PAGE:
Letter 38

• 38. Caroline to Luise Gotter in Gotha: Göttingen, 30 September 1783

Göttingen, 30 Sept[ember] 1783

|75| . . . A few words in great haste, my dear.

Goethe was here, and finally I have seen him. [1] He spent two days here. On the first day, we were satisfied enough with just seeing him, since we never dreamed he would be paying such extensive visits; the following day, several gentlemen had already scheduled a small outing to the countryside so that we young ladies might be introduced to the most beautiful areas in the entire state of Hannover. We departed with heavy hearts, and not even the amiable sun in heaven was able to cheer us up. None of the beautiful things |76| we saw could make us forget him.

Although we did indulge in a bit of rapturous fervor, it was, of course, nothing really tragic. Among other things, I told myself we had traveled there to celebrate his very presence; since we were unable to get really close to him — that he might have become attached to us the way Werther did to the little place at the fountain — we decided to pay homage to him from a distance, as Werther did with Lotte when he threw himself on the terrace, his arms reaching out for her white garment — and it vanished. [2]

When we got home that evening, he had already been at the Böhmers and at our house, and our fathers were dining at the home of Professor Schlözer, where Goethe himself was. Whereupon great cries of woe arose.

Everyone is pleased with him. And all our straight-laced professors have come to view the author of Werther as an upright man worthy of the highest respect. [3]


[1] Goethe came through Göttingen with the young Fritz (Gottlob Friedrich Konstantin) von Stein, son of Charlotte von Stein, on the way back to Weimar after his second journey to the Harz Mountains. Amid “the most beautiful weather,” Goethe wrote to Charlotte on 28 September 1783 from Göttingen (Weimarer Ausgabe 4:6:202), “I have decided to visit all the professors; you can imagine how much walking that involves if one is to get around to all of them in a only a couple of days.” Back.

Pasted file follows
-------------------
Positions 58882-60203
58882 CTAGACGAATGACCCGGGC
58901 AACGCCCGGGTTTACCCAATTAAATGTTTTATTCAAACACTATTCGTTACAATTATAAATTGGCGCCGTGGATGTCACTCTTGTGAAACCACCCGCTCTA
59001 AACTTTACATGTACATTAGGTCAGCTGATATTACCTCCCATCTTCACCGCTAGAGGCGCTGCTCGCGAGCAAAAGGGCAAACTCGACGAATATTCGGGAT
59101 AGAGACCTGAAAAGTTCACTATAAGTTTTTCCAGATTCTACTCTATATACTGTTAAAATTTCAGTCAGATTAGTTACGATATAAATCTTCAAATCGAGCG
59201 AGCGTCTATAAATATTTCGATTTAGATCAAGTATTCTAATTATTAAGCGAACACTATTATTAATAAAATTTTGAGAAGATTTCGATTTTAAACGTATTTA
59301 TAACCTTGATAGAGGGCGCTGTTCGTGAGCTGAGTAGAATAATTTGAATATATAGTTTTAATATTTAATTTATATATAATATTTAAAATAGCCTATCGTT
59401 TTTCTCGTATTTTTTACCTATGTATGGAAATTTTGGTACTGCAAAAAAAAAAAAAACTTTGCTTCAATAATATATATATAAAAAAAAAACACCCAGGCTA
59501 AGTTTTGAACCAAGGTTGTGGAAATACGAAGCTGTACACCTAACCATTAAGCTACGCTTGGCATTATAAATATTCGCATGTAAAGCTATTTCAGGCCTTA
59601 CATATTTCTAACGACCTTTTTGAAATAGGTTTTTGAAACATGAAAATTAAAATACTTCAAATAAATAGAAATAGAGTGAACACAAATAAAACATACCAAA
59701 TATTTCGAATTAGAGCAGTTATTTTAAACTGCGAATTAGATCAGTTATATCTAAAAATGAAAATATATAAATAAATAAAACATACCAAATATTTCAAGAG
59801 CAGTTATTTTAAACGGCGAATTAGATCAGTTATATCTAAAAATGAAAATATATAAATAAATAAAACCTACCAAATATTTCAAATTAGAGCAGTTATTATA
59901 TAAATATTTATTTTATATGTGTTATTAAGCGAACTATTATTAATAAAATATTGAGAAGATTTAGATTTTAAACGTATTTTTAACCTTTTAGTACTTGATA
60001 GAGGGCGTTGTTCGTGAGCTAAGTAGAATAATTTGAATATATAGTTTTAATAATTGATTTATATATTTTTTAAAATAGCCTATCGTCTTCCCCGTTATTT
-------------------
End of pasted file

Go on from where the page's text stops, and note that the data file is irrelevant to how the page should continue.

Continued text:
[2] The two passages (involving the fountain and terrace along with Werther’s hopeless love interest, Lotte) from Goethe’s Die Leiden des jungen Werthers (Leipzig 1774; rev. ed. 1786) are found in the Weimarer Ausgabe I:19:48, 86 (for text see supplementary appendix 38.1). Back.

[3] Caroline, her companions, and the “straight-laced” Göttingen professors doubtless recalled that, as a matter of fact, Goethe had mentioned Caroline’s own father in The Sorrows of Young Werther, albeit in a less flattering context. Johann David Michaelis nonetheless seems to have taken the mention with sufficient humor to dine with Goethe at the house of August Ludwig Schlözer.

The mentions comes in book 2 (which begins immediately after the scene on the terrace Caroline mentions above) in Werther’s letter to his friend Wilhelm on 15 September. At issue is what Goethe considered the dangerous emergence of a more rationalist examination of the biblical canon at the hands of recent theologians, including Caroline’s father. See supplementary appendix 38.2. Back.

Translation © 2011 Doug Stott